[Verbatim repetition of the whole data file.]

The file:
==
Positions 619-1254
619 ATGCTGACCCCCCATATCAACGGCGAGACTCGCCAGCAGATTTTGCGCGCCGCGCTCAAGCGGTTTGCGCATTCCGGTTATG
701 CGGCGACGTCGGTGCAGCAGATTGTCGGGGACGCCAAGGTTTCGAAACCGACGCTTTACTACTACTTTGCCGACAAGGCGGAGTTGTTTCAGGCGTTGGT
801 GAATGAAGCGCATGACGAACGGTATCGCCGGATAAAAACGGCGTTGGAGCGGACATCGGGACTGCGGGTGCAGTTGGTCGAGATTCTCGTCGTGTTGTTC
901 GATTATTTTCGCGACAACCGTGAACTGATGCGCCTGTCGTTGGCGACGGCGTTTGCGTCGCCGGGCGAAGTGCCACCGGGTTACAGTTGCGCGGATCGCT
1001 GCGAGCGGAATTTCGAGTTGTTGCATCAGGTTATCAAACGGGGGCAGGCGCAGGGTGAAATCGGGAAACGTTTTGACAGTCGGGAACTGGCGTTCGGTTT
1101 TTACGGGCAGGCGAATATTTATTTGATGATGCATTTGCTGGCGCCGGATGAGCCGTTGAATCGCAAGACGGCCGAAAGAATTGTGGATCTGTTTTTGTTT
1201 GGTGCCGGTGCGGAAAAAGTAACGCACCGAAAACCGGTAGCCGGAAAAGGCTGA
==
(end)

Positions 619-1254
619 ATGCTGACCCCCCATATCAACGGCGAGACTCGCCAGCAGATTTTGCGCGCCGCGCTCAAGCGGTTTGCGCATTCCGGTTATG
701 CGGCGACGTCGGTGCAGCAGATTGTCGGGGACGCCAAGGTTTCGAAACCGACGCTTTACTACTACTTTGCCGACAAGGCGGAGTTGTTTCAGGCGTTGGT
801 GAATGAAGCGCATGACGAACGGTATCGCCGGATAAAAACGGCGTTGGAGCGGACATCGGGACTGCGGGTGCAGTTGGTCGAGATTCTCGTCGTGTTGTTC
901 GATTATTTTCGCGACAACCGTGAACTGATGCGCCTGTCGTTGGCGACGGCGTTTGCGTCGCCGGGCGAAGTGCCACCGGGTTACAGTTGCGCGGATCGCT
1001 GCGAGCGGAATTTCGAGTTGTTGCATCAGGTTATCAAACGGGGGCAGGCGCAGGGTGAAATCGGGAAACGTTTTGACAGTCGGGAACTGGCGTTCGGTTT
1101 TTACGGGCAGGCGAATATTTATTTGATGATGCATTTGCTGGCGCCGGATGAGCCGTTGAATCGCAAGACGGCCGAAAGAATTGTGGATCTGTTTTTGTTT
1201 GGTGCCGGTGCGGAAAAAGTAACGCACCGAAAACCGGTAGCCGGAAAAGGCTGA